Top Menu

Assistant Attorney General Benczkowski On Corporate Compliance And His Odd Use Of The Term “Deterrence”

benczkowski

Last week Assistant Attorney General Brian Benczkowski gave this speech at the 20th Annual Pharmaceutical and Medical Device Compliance Congress – an event frequently on the DOJ’s speech calendar.

As highlighted below, Benczkowski delivered typical Department of Justice corporate compliance talking points.

However, what stood out in his speech was his repeated odd use of the word “deterrence.”

Continue Reading

DOJ Releases Memo Titled “Evaluating A Business Organization’s Inability To Pay A Criminal Fine Or Criminal Monetary Penalty”

inabilitypay

Prior posts here and here highlighted several Foreign Corrupt Practices Act enforcement actions in which a company received a reduction in the settlement amount based on a claimed inability to pay. In certain instances, it appears as if the DOJ / SEC were duped (see here for example).

Thus, yesterday’s release of this non-binding DOJ policy memo titled “Evaluating a Business Organization’s Inability to Pay a Criminal Fine or Criminal Monetary Penalty,” while not FCPA specific, is FCPA relevant.

Continue Reading

DOJ Deputy Assistant Attorney General Miner On “The Two Primary Goals Of White Collar Criminal Enforcement” (With Commentary)

miner

It’s mid-September which means a few things: the days are getting shorter, the trees are beginning to show color, and DOJ and SEC enforcement officials are on the speaking circuit.

Earlier this week it was SEC Chairman Jay Clayton (see here for the prior post) and yesterday it was DOJ Deputy Assistant Attorney General Matthew Miner who spoke on the two primary goals of white collar criminal enforcement: “(1) to deter legally non-compliant behavior and punish it where it does occur; and (2) to encourage greater compliant behavior, including creating a more level playing field for those who play by the rules.”

Continue Reading

Things That Caught My Eye In The DOJ’s Evaluation Of Corporate Compliance Programs Guidance Document

caughteye

This prior post went in-depth into the DOJ’s recently released “Evaluation of Corporate Compliance Programs” (ECCP) guidance document. This post continues the analysis by highlighting additional issues in the ECCP that caught my eye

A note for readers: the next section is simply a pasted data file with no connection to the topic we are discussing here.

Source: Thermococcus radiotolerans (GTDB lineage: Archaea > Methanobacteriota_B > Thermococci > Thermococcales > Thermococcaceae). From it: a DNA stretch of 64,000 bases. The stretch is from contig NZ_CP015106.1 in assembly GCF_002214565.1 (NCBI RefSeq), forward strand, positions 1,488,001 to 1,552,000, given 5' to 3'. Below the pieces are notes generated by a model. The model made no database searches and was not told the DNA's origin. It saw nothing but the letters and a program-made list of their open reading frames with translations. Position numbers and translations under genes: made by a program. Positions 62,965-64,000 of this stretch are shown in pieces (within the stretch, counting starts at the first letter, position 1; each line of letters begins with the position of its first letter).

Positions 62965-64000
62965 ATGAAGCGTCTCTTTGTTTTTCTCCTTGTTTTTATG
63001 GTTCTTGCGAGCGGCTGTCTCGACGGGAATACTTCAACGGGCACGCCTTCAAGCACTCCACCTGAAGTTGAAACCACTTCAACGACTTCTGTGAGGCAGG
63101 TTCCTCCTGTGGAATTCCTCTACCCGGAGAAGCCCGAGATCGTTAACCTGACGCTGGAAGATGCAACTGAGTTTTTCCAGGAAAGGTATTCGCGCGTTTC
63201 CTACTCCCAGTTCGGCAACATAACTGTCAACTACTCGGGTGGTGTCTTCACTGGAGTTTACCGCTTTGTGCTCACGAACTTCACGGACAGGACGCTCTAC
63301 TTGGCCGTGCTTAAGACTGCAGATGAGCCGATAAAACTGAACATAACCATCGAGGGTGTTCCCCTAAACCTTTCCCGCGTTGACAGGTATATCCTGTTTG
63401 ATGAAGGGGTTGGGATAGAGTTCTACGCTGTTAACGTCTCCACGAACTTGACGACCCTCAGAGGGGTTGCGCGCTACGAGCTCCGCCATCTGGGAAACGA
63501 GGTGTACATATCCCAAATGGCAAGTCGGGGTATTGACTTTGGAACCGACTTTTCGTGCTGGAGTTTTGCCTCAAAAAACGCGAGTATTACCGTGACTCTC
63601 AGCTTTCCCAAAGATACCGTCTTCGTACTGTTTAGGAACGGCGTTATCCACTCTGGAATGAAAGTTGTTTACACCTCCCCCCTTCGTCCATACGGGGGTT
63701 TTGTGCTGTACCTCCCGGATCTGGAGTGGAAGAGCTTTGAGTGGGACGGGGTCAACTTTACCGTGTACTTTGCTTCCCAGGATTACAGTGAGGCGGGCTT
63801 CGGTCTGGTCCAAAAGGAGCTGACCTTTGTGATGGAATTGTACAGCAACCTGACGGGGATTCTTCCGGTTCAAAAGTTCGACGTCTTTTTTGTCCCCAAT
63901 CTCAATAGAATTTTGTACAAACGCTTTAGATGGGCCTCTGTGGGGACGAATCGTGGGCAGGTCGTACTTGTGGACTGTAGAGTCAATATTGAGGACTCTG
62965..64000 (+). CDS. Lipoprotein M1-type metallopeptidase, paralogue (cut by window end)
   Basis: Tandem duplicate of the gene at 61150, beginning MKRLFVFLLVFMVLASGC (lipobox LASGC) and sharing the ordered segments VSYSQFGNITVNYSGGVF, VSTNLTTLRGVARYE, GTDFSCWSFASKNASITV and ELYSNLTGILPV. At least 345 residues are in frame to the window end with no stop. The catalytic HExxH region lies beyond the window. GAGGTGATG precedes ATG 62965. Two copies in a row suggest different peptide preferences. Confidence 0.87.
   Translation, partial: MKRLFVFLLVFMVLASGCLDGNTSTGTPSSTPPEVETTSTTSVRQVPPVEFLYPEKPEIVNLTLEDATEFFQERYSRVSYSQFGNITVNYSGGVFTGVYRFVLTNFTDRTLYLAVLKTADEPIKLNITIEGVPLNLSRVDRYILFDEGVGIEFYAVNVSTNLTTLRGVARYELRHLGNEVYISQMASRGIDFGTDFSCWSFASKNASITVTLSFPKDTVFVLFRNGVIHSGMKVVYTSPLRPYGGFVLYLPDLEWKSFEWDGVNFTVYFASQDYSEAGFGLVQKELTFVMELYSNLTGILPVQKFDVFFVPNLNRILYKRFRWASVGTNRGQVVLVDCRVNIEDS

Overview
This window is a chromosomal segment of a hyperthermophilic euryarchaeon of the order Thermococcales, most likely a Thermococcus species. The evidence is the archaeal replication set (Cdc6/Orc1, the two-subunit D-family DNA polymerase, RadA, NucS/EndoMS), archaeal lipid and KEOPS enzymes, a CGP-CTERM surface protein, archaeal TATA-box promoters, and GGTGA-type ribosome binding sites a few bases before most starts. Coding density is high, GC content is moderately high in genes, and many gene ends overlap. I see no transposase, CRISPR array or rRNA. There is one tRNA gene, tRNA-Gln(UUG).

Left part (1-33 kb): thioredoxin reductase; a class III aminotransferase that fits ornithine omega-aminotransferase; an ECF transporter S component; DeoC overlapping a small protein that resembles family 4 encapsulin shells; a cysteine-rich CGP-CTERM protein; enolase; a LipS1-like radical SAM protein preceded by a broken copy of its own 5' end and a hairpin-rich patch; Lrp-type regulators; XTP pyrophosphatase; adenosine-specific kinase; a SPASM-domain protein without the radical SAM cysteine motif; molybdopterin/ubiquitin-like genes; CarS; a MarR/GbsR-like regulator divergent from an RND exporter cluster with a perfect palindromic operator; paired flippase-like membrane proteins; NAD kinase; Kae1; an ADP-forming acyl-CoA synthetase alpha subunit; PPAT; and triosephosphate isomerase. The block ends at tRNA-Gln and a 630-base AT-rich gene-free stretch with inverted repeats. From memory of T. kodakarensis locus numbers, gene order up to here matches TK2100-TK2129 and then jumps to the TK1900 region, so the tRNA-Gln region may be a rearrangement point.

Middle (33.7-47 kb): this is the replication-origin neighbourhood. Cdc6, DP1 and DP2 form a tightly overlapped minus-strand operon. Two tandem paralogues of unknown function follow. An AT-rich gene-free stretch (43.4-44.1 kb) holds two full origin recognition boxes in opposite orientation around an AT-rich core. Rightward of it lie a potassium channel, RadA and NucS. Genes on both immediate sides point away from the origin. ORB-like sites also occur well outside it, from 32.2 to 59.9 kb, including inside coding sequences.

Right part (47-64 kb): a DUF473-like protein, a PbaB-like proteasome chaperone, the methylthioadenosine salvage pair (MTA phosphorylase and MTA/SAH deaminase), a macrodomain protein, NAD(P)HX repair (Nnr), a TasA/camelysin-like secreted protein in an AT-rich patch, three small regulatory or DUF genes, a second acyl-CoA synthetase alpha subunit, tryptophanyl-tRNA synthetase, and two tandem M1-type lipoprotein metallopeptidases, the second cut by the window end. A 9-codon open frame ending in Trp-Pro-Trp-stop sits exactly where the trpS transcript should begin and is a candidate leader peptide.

For starters, there is nothing “wrong” with the ECCP per se. In fact, it is a nicely written and organized document. Substantively however, the ECCP uses the word “effective” 49 times, but there is no legal requirement that business organizations have “effective” compliance programs.

If a business organization wants to exceed the statutory standards set forth in the FCPA’s internal controls provisions (“controls sufficient to provide reasonable assurances” that certain objective are met) that is great! However, the legal and policy concern with the ECCP is that in an official U.S. government document the DOJ says it is going to base decisions about prosecutions and form of resolutions, monetary penalties, and compliance obligations in corporate criminal resolutions on specific factors, most of which, are not even found in any law passed by Congress.

Continue Reading

DOJ Releases “The Evaluation Of Corporate Compliance Programs” Guidance Document

DOJ2

Earlier this week, the DOJ Criminal Division released this guidance document titled “The Evaluation of Corporate Compliance Programs” (ECCP).

The latest version of the guidance document which “sets forth topics that the Criminal Division has frequently found relevant in evaluating a corporate compliance” is likely to generate a substantial amount of coverage. However, there is little new substantive information in the document compared to the DOJ’s February 2017 release of its Evaluation of Corporate Compliance Programs (see here for the prior post) and in fact there was little new information in the February 2017 document as it cited to sources long in the public domain). Indeed, the ECCP contains a spot-on footnote which states that many of the topics discussed appear in other resources long in the public domain.

While the ECCP is not Foreign Corrupt Practices Act specific, it is FCPA relevant. Nevertheless, the policy issue raised with the ECCP (as well as other forms of DOJ guidance) is what should happen if a business organization acts consistent with the factors, but an employee nevertheless exposes the entity to legal liability. Consistent with the FCPA-like laws of many peer countries, this should be relevant as a matter of law and not merely in the opaque, inconsistent, and unpredictable world of DOJ decision making. (See here).

Continue Reading

Powered by WordPress. Designed by WooThemes